Food science is a very broad research field, incorporating studies on food composition, processing, safety, nutrition, cooking, and consumption. Scientists may work in a variety of different settings, depending on their specialties. The majority of food science research occurs in university laboratories and research and development institutions, where experts investigate the composition of foods and determine their nutritional values. Food science experts may also work as quality control specialists or health investigators with the government.
Much of food science is dedicated to understanding the chemistry and microbiology behind different foods. Scientists attempt to break down foods into their most basic component parts, compounds such as starches, fats, and carbohydrates. Chemists and microbiologists analyze the structure and chemical function of these compounds to determine their importance in food composition and the effects they may have on human digestion. Many experts experiment with probiotics and living cultures to better understand their significance in the creation of food products. Scientists often study the biology and chemistry behind dangerous foodborne pathogens, and experiment with different methods of removing harmful bacteria and viruses from food products.
Food preparation, processing, packaging, and storing are thoroughly researched by food scientists to ensure safety of and prolong its shelf life. Scientists might engage in research about new preservatives or packaging techniques to keep food from spoiling. They may also try to process or store food at different temperatures to determine the best way to maintain safety and quality. Dedicated food scientists have had many breakthroughs in processing and storing technology, such as pasteurization of dairy products and freeze-drying goods.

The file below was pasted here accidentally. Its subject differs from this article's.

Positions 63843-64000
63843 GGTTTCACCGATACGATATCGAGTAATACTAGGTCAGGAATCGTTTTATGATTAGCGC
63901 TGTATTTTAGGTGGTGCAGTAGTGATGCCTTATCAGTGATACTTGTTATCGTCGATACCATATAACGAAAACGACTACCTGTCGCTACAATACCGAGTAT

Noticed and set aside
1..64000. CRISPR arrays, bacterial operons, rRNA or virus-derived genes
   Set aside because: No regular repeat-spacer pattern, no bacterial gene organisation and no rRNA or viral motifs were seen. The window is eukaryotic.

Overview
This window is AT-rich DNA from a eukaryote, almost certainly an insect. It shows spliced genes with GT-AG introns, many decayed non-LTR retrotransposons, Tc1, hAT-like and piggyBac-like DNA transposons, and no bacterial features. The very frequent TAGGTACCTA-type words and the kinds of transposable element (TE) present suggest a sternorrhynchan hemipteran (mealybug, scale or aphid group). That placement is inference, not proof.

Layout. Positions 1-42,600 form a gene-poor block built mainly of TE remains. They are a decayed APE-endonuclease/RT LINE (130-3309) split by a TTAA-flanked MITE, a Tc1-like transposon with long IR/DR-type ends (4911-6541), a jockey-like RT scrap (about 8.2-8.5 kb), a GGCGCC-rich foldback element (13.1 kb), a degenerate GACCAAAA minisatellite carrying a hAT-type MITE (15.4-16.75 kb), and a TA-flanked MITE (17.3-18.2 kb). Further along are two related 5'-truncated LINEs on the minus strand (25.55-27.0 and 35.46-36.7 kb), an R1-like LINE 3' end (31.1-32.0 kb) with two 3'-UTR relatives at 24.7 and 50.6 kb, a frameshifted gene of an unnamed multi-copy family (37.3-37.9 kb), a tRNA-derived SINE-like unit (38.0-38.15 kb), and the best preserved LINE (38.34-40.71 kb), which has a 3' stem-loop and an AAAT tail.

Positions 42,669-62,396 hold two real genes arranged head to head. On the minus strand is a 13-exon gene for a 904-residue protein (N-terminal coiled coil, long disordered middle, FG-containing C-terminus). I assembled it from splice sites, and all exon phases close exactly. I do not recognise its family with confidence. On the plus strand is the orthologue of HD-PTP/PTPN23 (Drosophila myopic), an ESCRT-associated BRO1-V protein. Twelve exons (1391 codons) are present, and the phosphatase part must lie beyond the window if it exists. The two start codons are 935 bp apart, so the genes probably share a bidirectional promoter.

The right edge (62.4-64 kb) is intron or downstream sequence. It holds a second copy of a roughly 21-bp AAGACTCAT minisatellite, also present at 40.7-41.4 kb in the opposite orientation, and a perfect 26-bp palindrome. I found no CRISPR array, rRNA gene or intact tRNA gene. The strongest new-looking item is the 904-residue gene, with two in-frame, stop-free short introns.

Engineers in food science design new and more efficient processing equipment. These professionals often focus on increasing the level of automation in machinery to ease the load on workers. Engineers design computer equipment to monitor processing and detect the presence of harmful bacteria. As automatic machinery becomes more popular in processing plants, food scientists typically spend more time interpreting data from computer programs and less time physically manipulating food in its manufacture.
Food science professionals may work for government agencies or parent companies within the food industry to perform routine health inspections and quality control at processing plants. Quality control personnel select samples of processed goods and perform various tests to make sure they are safe for distribution to the public. Scientists may test the chemical composition of finished products, set expiration dates, and perform taste tests. The safety and quality of groceries that consumers buy is dependent on the work performed by skilled food science experts at all levels of production.